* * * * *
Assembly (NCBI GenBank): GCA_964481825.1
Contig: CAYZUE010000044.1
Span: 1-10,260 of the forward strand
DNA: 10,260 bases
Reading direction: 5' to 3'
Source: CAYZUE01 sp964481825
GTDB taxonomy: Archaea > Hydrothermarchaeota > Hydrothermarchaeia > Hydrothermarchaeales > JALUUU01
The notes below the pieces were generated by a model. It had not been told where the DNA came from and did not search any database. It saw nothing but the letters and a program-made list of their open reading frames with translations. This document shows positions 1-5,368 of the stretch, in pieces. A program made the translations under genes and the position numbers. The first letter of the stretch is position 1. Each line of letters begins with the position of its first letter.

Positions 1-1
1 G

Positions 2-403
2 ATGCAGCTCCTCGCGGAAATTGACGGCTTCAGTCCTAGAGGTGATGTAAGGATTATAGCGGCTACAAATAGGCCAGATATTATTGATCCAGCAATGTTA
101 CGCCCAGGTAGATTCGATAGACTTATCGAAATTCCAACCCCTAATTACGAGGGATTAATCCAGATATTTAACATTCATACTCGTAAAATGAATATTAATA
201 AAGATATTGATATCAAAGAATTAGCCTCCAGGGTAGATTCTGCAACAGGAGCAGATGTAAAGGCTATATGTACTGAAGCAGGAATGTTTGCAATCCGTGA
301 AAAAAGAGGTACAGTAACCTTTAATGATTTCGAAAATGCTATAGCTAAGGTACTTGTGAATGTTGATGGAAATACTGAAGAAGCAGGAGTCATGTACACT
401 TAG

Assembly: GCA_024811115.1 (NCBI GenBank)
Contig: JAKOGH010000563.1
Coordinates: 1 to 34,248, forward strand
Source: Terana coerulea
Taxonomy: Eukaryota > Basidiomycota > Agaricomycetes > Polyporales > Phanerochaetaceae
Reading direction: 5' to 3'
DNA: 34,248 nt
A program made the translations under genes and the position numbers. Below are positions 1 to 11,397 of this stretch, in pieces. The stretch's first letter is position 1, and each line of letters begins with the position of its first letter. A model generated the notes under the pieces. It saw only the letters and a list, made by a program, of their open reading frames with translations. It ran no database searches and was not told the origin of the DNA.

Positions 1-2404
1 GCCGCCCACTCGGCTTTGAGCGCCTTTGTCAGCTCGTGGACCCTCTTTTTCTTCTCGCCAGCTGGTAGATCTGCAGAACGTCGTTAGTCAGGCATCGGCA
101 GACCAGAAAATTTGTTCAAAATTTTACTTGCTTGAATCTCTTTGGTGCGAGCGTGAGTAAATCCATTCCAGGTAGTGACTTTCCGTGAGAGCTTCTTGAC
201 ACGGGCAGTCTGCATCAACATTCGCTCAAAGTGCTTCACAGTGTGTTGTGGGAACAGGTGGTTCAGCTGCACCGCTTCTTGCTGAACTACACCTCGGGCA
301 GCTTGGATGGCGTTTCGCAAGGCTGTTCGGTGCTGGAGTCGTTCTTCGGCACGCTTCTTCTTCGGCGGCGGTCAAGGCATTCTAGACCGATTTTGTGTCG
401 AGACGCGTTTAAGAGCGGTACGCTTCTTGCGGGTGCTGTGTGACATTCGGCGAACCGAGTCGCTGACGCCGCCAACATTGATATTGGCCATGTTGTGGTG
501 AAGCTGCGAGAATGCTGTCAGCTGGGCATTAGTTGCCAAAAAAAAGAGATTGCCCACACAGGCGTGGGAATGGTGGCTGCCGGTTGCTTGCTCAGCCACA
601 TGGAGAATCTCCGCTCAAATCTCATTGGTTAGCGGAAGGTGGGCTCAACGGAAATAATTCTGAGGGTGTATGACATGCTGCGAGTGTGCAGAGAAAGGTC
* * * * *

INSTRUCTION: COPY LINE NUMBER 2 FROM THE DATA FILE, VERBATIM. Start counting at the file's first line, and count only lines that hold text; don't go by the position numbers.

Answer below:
Contig: CAYZUE010000044.1